Pegylated-liposomal doxorubicin versus doxorubicin, bleomycin, and vincristine in the treatment of AIDS-related Kaposi's sarcoma: results of a randomized phase III clinical trial.

Northfelt DW, Dezube BJ, Thommes JA, Miller BJ, Fischl MA, Friedman-Kien A, Kaplan LD, Du Mond C, Mamelok RD, Henry DH.

J Clin Oncol. 1998 Jul;16(7):2445-51. doi: 10.1200/JCO.1998.16.7.2445.

PURPOSE: Kaposi's sarcoma (KS), the most common neoplasm in patients with AIDS, is a significant clinical problem for which current therapies are frequently unsatisfactory. We conducted a randomized phase III clinical trial to compare the efficacy and toxicities of a new form of therapy, pegylated-liposomal doxorubicin, with standard combination chemotherapy in patients with advanced AIDS-related KS (AIDS-KS). PATIENTS AND METHODS: Two hundred fifty-eight patients with advanced AIDS-KS were randomly assigned to receive either pegylated-liposomal doxorubicin (20 mg/m2) or the combination of doxorubicin (20 mg/m2), bleomycin (10 mg/m2) and vincristine (1 mg) (ABV) every 14 days for six cycles. Standard response criteria, toxicity criteria, and predefined indicators of clinical benefit were examined to evaluate outcomes. RESULTS: Among 133 patients randomized to receive pegylated-liposomal doxorubicin, one achieved a complete clinical response and 60 achieved a partial response for an overall response rate of 45.9% (95% confidence interval [CI], 37% to 54%). Among 125 patients randomized to receive ABV, 31 achieved a partial response (24.8%; 95% confidence interval [CI], 17% to 32%). This difference was statistically significant (P < .001). In addition to objective responses, prospectively defined clinical benefits and toxicity outcomes also favored pegylated-liposomal doxorubicin. CONCLUSION: Pegylated-liposomal doxorubicin is more effective and less toxic than the standard combination chemotherapy regimen ABV for treatment of AIDS-KS.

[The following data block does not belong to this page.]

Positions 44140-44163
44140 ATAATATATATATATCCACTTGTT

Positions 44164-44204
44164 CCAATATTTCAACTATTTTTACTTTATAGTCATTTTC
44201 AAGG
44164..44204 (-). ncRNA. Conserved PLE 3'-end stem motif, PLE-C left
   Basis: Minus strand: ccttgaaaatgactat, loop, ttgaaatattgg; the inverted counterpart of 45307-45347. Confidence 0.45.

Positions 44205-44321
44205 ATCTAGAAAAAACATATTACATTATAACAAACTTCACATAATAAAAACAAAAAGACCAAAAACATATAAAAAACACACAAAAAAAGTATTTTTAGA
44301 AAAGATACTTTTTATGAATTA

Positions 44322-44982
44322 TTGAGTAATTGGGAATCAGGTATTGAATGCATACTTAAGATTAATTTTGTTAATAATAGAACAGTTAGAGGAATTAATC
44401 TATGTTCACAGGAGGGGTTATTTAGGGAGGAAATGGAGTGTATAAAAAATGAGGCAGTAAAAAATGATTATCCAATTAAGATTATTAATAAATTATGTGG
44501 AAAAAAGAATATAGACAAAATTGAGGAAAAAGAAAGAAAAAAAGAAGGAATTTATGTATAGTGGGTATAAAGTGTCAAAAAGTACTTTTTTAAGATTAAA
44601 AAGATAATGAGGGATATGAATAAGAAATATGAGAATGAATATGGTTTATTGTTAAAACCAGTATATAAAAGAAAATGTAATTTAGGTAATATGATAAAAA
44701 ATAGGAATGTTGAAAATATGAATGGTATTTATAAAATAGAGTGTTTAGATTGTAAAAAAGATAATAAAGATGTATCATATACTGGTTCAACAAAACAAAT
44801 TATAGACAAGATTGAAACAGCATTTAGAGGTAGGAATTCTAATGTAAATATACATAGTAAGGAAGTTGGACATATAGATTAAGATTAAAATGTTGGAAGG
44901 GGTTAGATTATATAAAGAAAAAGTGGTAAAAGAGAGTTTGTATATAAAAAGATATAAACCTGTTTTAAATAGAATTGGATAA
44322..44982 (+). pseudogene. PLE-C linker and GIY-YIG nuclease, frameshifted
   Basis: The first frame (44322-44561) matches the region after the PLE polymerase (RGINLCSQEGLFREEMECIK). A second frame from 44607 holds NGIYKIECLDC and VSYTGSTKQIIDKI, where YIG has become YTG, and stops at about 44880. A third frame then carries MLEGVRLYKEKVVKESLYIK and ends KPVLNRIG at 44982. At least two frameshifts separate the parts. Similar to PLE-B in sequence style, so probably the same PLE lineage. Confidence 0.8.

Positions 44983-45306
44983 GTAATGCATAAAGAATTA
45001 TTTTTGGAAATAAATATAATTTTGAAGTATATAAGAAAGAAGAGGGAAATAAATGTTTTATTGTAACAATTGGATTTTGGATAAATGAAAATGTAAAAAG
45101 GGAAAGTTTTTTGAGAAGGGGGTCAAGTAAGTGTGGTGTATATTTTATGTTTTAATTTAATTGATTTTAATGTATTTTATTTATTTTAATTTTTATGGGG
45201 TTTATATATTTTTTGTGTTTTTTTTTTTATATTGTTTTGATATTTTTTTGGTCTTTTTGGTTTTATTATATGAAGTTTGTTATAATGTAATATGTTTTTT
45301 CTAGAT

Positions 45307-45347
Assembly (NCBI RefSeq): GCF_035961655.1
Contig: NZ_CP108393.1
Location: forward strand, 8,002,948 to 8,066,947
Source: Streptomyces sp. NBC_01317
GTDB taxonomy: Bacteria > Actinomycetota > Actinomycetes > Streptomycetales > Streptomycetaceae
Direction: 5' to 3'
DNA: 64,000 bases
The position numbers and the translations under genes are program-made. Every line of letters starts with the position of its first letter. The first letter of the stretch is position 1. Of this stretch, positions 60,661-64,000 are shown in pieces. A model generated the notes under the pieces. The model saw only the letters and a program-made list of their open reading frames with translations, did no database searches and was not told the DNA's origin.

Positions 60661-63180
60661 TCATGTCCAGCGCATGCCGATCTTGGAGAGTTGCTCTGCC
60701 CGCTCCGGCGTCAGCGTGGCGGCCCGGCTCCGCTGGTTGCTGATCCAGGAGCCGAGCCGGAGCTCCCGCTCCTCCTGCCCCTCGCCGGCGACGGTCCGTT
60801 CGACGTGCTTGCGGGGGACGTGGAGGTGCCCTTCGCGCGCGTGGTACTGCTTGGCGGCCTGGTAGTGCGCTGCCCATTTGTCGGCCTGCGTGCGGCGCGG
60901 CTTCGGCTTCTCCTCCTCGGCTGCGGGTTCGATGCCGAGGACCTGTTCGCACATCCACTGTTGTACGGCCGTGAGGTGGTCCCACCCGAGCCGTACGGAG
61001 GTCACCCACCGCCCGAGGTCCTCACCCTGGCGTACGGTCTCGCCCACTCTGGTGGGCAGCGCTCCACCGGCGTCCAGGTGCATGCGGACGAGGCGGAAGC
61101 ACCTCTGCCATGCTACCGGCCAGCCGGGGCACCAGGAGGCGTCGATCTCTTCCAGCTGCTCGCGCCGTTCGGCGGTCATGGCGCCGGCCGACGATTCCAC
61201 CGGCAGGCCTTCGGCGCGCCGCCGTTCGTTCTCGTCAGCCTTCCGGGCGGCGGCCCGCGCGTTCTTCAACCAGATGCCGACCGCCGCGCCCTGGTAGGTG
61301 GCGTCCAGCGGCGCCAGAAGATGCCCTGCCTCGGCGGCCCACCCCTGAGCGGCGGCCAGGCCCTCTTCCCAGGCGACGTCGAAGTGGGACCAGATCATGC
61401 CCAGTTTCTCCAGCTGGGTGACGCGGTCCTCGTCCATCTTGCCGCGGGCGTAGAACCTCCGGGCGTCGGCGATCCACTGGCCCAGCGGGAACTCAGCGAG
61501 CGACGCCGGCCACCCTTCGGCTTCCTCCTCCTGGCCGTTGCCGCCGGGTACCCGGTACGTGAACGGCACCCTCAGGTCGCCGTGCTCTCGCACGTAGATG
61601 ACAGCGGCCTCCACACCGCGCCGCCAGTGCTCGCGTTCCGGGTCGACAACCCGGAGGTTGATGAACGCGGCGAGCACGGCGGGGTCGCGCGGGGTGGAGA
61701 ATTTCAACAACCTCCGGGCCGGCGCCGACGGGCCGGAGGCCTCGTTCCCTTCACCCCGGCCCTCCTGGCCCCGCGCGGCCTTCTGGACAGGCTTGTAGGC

PMID: 9667262

From MEDLINE®/PubMed®, a database of the U.S. National Library of Medicine.